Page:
Jacqueline Means, aka “The STEM Queen”, founded the Wilmington Urban STEM Initiative at age 16 .
The purpose was to to empower girls in her community and increase their interest in STEM (Science, Technology, Engineering, and Math) through her innovative STEM education program and her Girls Empowerment STEM Events , according to her website.
Two years later she is empowering a nation of young people, and their guardians. And there’s no stemming her success. She currently is a freshman at the University of Delaware where she is studying neuroscience. She loves Anime (Japanese animations) and Manga (Japanese comics)! She is teaching herself Japanese. She is an avid video gamer.
Jacqueline Means , in her own words:
Having STEM skills is necessary to thrive in the 21st century, making it imperative that today’s youth is capable and prepared to live in the inevitable STEM-forward future.
However, studies show that girls are less likely to participate in activities involving STEM and computational thinking. To encourage girls to get involved with STEM and not be intimidated by it, I started hosting my Girls Empowerment STEM events two years ago.
At my events, I introduce the girls to a variety of STEM activities, including hands-on science experiments, like making slime and elephant toothpaste! The girls also get inspiring talks from prominent women, such as Congresswoman Lisa Blunt Rochester, in hopes to excite and inspire them about science and engineering. I want to equip them with the knowledge and confidence that they, as females, can succeed in the STEM field.
I have positively impacted over 2,000 young girls and encourage them to challenge the stereotypes they may face as females in these professions. With only 29% of the STEM workforce being female, it is my mission to motivate the girls to believe that they CAN one day be a successful scientist, tech specialist, engineer, or mathematician and let them know that there are no boundaries to their success.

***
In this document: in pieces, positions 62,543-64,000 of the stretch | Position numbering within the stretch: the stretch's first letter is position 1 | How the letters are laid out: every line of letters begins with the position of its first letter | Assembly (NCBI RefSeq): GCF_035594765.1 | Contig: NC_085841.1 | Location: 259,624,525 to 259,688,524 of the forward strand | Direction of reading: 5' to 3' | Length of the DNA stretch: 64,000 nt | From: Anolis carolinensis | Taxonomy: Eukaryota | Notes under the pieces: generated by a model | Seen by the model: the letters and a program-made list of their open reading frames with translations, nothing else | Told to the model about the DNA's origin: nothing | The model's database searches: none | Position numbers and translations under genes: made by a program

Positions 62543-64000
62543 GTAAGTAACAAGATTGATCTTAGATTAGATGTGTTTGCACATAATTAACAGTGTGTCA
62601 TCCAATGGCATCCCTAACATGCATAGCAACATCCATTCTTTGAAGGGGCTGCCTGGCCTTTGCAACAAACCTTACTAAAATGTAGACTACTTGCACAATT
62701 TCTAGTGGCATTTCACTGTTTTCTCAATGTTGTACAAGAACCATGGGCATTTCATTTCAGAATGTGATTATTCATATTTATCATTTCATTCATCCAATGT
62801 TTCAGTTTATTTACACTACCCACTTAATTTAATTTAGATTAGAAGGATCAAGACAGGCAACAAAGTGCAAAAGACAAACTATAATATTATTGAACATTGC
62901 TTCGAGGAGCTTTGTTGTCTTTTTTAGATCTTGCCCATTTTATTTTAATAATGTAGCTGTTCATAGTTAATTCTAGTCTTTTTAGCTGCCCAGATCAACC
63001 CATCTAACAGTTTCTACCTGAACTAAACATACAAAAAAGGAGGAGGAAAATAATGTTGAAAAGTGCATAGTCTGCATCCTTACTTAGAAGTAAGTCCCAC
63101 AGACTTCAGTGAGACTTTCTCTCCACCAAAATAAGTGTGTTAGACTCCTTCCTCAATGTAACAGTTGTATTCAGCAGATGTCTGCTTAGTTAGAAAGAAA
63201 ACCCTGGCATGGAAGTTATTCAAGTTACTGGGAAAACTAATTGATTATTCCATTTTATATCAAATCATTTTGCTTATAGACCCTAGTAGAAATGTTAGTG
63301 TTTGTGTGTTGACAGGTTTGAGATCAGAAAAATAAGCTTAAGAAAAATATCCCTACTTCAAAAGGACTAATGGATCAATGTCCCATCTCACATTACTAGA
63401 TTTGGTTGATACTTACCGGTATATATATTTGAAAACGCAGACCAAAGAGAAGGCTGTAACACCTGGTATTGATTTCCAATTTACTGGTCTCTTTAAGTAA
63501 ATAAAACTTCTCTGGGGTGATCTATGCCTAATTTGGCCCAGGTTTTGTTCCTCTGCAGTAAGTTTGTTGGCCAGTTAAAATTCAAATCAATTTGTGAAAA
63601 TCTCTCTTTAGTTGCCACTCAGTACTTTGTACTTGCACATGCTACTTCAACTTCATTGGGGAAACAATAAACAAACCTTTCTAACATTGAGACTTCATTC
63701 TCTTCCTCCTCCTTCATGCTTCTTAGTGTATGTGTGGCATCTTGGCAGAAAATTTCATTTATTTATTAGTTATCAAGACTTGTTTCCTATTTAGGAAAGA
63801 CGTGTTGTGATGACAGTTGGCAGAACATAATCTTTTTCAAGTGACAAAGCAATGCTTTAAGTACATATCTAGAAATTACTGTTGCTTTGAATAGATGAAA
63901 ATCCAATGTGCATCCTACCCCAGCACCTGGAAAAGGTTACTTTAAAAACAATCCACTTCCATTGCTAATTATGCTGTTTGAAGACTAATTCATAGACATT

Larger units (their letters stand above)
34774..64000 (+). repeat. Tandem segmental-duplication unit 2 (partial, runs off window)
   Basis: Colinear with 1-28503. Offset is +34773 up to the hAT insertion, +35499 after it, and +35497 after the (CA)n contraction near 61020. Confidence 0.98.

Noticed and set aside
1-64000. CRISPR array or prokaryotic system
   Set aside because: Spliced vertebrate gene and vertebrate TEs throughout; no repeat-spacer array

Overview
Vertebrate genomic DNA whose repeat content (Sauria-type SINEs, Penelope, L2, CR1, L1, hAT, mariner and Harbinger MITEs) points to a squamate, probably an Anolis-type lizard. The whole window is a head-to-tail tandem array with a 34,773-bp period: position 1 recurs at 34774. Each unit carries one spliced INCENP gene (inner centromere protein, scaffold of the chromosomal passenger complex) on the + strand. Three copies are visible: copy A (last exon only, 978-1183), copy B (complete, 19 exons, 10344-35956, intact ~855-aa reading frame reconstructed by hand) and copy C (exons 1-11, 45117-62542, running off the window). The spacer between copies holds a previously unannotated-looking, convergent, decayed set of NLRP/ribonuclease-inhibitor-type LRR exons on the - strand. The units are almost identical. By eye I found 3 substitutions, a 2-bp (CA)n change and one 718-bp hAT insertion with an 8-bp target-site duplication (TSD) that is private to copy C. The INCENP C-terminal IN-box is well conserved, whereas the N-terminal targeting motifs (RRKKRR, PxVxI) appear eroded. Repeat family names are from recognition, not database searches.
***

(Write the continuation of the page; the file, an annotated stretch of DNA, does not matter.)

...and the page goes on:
I believe that each girl is valuable and capable of achieving goals that seem unattainable, they just need to be shown that. I offer them living proof by holding steadfast to my own standards of excellence and achievement, in other words — I walk the walk and don’t just talk the talk. By letting them know I live right here in the same community as they do and that they don’t have to fall into the negative stereotypes surrounding them, I can raise their belief in themselves and, by doing so, can help them by encouraging them to increase their grades and reduce the chances that they will turn to negative distractions. I strive to offer them hope as a role model, teacher, and friend.
So Whatever Happened to Our Dr. Christopher Boxe? He Never Left …
For thousands of children — now aging baby boomers, millennials and post-millennials growing up during from the the 1950’s to the 1990’s, first up-close look at real scientists came through the world television. They knew the tube’s Bob Herbert, The Wizard; “that science guy” Bill Nye and of course, in more recent years, Carl Sagan and Neil Tyson DeGrasse. And those distant stars did make a difference in many children’s lives. impacting science knowledge way
before STEM got its named, and influencing the “actors” who would give STEM its name.
But for hundreds of Central Brooklyn students, history was made when the OTP editor and publisher invited Dr. Christopher Blaszczak-Boxe to the neighborhood to visit the schools and talk to the students on careers and science, during 2018-2019,
Dr. Boxe did that and much more, including giving out personal scholarships to deserving science students, and developing courses and workshops for them, as well as curricula recommendations for their teachers and parents. He enjoyed a huge following, and influenced many career choices in the STEM field. And that work is ongoing.
So, whatever happened to Dr. Boxe? The answer is simple: he never left.